Origin Stories: Logic #3 – Castaway, Part 1

This puzzle is based on the television show Survivor, in case you hadn’t already guessed. During the first season, I was completely hooked. There were many things about the show I found to be deeply intriguing: the simplicity and naiveté in the first iteration, the questions of how the editing of footage and the scripting of challenges affected the “reality” of the situation, and the basic morality play of the different characters and how they interacted. It was a completely contrived yet ultimately legitimate social experiment. Many of these issues have been thoroughly explored (and exploited) in the subsequent versions of the show and the many, many reality television shows that have followed.

The format of 16 people voted off one at a time seemed to be a perfect basis for a puzzle, but it wasn’t initially clear how to construct a puzzle around that idea. I didn’t set out to write another “truth tellers and liars” type puzzle, since those were thoroughly explored, and in my opinion perfected, by mathematician Raymond Smullyan in What Is the Name of This Book? and the follow-up The Lady or the Tiger? If you like these types of puzzles, you definitely need to get those books. Ultimately, I thought the large number of participants involved plus the mix of people who sometimes tell the truth and sometimes lie (which Smullyan refers to as normals) added something unique to the genre.

I wrote the puzzle during the summer of 2000, about four episodes into that first season of Survivor. Because of publishing deadlines, I had to write the puzzle before I knew the outcome of the show, even though it would be printed after the season had concluded. This turned into something of a moral dilemma. How should I characterize the winner? Should they be honest or deceitful? What will it take to win? This all pertained to how I balanced out the true and false statements. I finally decided that the puzzle would work on the assumption that the further a person got in the game, the more likely they would be to lie, not necessarily to the other contestants, but to the media or the viewer at home (to whom the clues have been given). In retrospect, my prediction seems pretty good.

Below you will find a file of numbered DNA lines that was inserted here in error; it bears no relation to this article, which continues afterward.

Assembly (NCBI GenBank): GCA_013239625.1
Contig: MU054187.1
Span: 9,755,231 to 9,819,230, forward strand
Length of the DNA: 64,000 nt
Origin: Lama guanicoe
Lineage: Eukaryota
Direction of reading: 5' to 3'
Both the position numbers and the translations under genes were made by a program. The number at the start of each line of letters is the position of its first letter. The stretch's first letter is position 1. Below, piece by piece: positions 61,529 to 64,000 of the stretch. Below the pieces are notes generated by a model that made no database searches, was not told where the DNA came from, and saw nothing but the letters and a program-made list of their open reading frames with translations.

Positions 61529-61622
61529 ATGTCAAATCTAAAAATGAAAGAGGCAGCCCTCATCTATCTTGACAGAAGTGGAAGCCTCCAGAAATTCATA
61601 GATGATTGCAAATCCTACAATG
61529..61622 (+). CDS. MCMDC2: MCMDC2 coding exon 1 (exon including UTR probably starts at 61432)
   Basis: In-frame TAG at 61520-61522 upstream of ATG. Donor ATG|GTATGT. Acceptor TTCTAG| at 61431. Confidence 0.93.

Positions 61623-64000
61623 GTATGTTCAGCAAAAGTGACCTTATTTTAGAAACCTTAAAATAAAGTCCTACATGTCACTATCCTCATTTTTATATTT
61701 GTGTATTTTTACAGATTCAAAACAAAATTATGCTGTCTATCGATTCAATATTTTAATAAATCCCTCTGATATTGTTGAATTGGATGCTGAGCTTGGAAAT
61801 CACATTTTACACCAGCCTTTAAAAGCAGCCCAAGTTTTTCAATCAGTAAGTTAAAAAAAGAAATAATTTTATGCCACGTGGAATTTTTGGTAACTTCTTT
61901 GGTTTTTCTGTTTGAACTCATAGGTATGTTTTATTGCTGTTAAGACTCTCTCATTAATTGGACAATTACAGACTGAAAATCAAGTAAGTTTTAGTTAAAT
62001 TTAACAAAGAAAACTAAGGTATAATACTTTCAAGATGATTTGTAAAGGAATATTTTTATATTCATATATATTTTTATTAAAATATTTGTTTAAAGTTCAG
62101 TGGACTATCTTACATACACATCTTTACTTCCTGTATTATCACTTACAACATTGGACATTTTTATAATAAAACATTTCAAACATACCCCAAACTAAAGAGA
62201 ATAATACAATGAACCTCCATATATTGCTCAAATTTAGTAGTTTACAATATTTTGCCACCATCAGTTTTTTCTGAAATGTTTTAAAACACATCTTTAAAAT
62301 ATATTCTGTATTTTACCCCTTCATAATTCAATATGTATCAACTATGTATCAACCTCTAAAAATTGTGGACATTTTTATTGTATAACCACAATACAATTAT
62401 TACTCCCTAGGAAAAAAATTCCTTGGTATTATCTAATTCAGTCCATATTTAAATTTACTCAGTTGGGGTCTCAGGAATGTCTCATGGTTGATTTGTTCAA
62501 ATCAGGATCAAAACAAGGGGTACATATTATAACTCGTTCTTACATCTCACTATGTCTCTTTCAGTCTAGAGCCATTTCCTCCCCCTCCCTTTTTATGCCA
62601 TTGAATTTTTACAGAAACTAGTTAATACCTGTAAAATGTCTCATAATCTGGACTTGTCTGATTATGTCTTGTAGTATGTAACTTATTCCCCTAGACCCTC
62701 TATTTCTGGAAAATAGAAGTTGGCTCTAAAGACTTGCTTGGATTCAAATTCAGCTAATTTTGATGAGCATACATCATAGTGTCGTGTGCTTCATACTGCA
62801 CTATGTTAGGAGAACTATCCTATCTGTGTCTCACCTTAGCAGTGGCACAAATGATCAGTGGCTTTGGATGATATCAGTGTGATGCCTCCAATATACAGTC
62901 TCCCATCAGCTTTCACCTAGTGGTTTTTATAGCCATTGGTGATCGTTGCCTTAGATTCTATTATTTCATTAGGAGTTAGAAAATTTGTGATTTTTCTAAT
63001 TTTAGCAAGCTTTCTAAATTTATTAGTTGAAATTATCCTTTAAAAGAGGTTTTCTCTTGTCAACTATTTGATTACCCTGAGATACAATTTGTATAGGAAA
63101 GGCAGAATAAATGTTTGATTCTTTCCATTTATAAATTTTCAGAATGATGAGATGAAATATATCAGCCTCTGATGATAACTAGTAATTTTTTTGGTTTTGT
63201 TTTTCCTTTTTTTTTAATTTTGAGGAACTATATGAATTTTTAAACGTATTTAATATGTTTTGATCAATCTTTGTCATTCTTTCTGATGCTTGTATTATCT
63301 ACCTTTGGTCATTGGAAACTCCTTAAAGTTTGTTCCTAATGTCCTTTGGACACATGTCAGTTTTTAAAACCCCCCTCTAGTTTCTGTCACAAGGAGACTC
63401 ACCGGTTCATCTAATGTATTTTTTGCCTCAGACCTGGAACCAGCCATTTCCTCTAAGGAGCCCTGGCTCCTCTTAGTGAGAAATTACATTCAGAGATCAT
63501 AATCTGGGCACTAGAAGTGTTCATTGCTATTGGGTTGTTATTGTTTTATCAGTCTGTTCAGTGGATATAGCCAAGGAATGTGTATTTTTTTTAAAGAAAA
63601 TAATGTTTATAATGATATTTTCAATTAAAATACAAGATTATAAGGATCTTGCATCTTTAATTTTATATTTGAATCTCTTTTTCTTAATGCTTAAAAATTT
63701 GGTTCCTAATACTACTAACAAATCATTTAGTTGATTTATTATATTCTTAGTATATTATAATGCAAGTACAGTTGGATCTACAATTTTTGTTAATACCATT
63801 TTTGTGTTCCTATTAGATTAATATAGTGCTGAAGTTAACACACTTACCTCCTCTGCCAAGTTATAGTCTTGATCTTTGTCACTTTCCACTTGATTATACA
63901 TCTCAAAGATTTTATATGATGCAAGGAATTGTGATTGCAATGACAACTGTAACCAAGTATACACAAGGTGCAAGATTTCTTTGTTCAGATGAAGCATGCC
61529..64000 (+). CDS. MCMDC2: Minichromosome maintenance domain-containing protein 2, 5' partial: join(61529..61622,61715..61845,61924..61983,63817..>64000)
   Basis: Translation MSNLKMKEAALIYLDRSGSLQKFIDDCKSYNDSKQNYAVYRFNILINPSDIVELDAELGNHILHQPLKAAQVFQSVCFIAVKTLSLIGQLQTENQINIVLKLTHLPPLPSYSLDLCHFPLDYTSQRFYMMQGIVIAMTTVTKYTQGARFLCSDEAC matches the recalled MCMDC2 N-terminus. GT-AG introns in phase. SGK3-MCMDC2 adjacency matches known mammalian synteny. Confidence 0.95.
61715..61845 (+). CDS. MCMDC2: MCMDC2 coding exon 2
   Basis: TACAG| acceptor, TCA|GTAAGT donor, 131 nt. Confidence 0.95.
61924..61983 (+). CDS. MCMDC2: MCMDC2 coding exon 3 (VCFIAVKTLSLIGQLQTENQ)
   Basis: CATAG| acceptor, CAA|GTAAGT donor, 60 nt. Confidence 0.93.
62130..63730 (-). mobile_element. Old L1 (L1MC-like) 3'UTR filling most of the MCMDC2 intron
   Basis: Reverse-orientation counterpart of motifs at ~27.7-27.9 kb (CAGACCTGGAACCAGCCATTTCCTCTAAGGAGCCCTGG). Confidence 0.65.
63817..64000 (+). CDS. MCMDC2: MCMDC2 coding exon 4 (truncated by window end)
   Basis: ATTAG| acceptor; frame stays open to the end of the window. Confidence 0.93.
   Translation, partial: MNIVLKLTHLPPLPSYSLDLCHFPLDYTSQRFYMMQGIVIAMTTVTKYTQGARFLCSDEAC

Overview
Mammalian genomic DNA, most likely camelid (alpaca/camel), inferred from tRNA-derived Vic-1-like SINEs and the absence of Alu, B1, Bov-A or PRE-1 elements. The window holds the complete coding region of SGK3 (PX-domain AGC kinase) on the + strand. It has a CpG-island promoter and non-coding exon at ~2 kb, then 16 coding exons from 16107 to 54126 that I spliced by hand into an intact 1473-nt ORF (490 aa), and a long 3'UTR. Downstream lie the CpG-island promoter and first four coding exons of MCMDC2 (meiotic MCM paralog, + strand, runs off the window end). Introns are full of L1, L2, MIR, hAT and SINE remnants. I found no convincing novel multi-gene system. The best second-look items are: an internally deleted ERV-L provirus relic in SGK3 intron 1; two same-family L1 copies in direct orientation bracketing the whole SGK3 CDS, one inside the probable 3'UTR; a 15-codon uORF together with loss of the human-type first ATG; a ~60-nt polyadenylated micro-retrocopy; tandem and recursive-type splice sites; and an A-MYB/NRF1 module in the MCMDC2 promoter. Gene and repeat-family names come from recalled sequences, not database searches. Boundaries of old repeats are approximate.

I considered many ways in which to construct the clues, such as basing them on gender and the two competing tribes. The gender clues were in the puzzle until the final revision, at which point I found them to be unnecessary. I decided against using information about who belonged to which tribe, or mergers or immunity challenge results, because I wasn’t certain how the real game would work after the tribes merged. When I wrote the puzzle, I wasn’t sure when or even if a merger would occur.

Coming up with names for people in logic problems is always a challenge, and in this case I needed sixteen of them (that had to be different from those on the show). Since I run into this problem quite often, whenever I see an interesting name, I make a mental note of it for the future. After submitting the puzzle, Carol Blackburn (my editor at the time) zeroed in on the conspicuous “Eutaw” and correctly suspected that the names were all lifted from streets (or abbreviated versions thereof) in downtown Baltimore, the home office of Imagine magazine. I had been there the previous summer and saw the sign for Eutaw Street, which borders Camden Yards, while I was at a Baltimore Orioles baseball game. When it came time to turn the generic placeholder names used in creating the puzzle into actual names, I grabbed the map from my trip and started listing off street names. There were more male names than female names, thus Holliday, Chase, Madison, and Eutaw all became women. It also meant I had to keep checking that I was using the correct pronouns, because I often forgot which gender went with which name.